Cider – a Traditional Welsh Drink – Seidr Cymru

image showing Vale Cider stall display at St Davids Day event

With St David’s Day approaching, minds turn to all things Welsh. It is pleasing to know that, alongside Welsh cakes and daffodils, cider-making and drinking has a long tradition in Wales and, at Vale Cider, we are proud that our farm-made award-winning contemporary craft Welsh ciders continue this heritage. 

Although alcoholic drinks have been made from apples in Britain since at least Roman times, cider-making as we know it today came over the channel with the Normans at around the 12th Century. It had swept across the border from Herefordshire into Wales by about the 14th Century. The first reference to cider in the Welsh language dates from the second half of the 14th century and references to cider appear in Welsh poetry from that time onwards. Cider became well established in the farming communities of the south-eastern part of Wales and in the region of mid-Wales. The soils and climate of south-east Wales are particularly favourable for apple growth and at one time almost every large farm had its own orchard and cider mill. Welsh varieties of apples and pears are often distinct from those grown in England, giving cider from Wales a flavour noticeably different to ciders from nearby regions.

Cider was the staple drink of farmworkers in the Welsh border counties. Most farm servants insisted on it as a right, until well into the 1900s. The bottom line was ‘No cider, no work’.

In common with the cider-making areas of England, cider in Wales went into decline with the mechanisation of agriculture just after the end of World War II. With this, small-scale production of cider on farms as a beverage for labourers died out. However, unlike in England, no commercial Welsh cider-makers were left to continue the tradition. But the orchards remained, and in the 1980s the first of a new wave of craft cider-makers started to use the fruit from the old trees, and many new orchards have been planted to revive the tradition of cider-making in Wales – like our Vale Cider orchards in the the heart of the Vale of Glamorgan.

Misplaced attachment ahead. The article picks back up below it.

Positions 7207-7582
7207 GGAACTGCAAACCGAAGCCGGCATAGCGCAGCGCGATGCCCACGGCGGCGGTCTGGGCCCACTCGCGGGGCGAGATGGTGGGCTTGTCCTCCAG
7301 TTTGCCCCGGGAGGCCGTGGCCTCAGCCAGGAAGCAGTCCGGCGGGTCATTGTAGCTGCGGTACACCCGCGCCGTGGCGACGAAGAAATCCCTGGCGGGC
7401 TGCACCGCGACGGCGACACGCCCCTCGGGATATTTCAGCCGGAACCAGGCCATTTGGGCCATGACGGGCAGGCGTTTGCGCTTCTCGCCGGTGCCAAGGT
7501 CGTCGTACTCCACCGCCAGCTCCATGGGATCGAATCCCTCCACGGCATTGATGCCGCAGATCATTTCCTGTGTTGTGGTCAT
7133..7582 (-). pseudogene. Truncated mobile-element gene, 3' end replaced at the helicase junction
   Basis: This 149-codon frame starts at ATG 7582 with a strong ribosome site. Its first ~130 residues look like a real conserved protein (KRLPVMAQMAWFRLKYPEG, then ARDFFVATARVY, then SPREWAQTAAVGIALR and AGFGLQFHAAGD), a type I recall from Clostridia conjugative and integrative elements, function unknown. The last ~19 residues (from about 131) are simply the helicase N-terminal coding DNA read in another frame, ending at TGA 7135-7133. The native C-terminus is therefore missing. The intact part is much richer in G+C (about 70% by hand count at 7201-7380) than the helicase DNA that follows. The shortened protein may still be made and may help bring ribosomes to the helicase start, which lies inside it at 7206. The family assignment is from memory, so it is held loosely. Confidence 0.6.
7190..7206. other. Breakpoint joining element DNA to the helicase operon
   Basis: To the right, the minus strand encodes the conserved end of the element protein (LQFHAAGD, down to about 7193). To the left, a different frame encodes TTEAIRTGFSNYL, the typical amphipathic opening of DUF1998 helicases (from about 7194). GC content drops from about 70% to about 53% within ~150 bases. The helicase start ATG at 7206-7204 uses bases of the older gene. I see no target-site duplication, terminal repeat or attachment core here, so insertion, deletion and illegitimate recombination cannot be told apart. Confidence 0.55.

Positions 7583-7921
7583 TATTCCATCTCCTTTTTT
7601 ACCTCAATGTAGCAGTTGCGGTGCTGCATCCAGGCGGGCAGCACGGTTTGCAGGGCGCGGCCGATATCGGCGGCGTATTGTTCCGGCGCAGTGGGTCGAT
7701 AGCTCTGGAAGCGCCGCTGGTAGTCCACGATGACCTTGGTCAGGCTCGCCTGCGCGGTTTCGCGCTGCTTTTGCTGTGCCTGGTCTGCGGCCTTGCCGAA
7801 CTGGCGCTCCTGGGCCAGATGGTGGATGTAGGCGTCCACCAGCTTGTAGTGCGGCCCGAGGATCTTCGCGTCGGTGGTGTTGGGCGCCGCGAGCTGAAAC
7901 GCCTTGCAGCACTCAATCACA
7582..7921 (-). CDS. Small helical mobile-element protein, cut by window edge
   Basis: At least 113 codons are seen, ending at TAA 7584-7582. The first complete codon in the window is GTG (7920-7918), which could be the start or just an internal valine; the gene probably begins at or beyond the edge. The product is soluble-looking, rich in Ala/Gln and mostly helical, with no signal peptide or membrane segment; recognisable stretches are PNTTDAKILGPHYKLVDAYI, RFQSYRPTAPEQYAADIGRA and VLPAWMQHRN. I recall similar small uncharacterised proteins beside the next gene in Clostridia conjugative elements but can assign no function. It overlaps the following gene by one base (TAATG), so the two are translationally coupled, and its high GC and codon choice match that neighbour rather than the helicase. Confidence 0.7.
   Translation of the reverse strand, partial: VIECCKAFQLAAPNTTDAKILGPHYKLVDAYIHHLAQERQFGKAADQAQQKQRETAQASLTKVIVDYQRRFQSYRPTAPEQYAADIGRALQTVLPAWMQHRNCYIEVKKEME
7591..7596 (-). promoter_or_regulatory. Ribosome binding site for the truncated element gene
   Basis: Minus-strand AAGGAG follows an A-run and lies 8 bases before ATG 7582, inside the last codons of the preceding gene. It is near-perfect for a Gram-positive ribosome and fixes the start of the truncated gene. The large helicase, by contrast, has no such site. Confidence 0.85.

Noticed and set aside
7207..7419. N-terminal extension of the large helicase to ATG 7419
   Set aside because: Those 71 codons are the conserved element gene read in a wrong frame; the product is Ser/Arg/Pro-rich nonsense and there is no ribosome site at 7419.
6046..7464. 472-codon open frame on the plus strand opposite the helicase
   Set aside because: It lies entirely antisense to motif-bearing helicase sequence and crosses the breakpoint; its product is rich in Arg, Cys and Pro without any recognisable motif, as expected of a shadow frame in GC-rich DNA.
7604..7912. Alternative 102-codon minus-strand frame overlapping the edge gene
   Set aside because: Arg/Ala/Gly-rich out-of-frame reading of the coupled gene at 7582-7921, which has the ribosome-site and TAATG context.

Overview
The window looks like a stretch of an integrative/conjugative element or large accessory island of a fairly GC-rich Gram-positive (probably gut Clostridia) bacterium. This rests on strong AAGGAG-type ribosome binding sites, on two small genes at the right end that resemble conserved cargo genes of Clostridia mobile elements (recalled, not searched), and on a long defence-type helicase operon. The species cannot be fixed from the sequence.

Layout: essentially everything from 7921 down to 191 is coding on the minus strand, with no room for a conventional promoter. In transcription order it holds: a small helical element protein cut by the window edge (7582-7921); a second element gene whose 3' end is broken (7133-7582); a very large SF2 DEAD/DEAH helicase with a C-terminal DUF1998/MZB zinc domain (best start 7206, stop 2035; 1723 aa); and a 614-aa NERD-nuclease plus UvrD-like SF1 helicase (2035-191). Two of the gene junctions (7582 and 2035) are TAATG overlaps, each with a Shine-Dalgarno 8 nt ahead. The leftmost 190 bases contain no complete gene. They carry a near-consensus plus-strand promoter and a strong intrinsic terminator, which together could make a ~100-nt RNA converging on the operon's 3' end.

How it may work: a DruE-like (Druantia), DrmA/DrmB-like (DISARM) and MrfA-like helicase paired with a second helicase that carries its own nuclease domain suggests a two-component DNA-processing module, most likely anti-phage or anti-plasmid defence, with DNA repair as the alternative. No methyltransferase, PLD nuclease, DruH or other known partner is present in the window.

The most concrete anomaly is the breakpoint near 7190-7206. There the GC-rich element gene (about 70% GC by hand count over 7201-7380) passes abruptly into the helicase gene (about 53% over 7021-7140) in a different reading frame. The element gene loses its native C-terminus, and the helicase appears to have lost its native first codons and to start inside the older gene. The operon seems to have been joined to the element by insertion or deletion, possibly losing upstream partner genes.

More information can be found in the article by Gareth Beech, a senior curator Amgueddfa Cymru –  National Museum of Wales: Beech, Gareth. An Introduction to Cider Making in Wales. Melin 23 (2007): 50-66 and the book by John Williams-Davies, previously Director of Collections and Research, Amgueddfa Cymru – National Museum Wales: Cider making in Wales by John Williams-Davies, National Museum of Wales, 1984 and article by the same author: The travelling cidermaker by John Williams-Davies, in Folk Life, Volume 29, 1990-1991.

The importance of cider making in Wales is well-represented at Amgueddfa Cymru – the National Museum of Wales which holds many interesting and evocative photographs and exhibits within its collection, including some on permanent display. The museum hosts a demonstration of juicing and cider-making at the St Fagans Food and Drink Festival in September each year where visitors can learn about the processes – traditional and contemporary – involved in turning apples into juice and cider.

At Vale Cider we are proud to be Welsh and to bring excellent award-winning Welsh Cider to a modern audience. Our range of traditional and fruit ciders, apple juice, cider vinegar and cider gift sets can be browsed in our online store.

Learn about how we make our award-winning Vale Ciders

Browse our Gallery of images about our ciders and cider-making

Test your Cider Trivia Knowledge with our Fun Quiz

Discover the meaning of the words used to describe types of cider

Browse our online Vale Cider Shop

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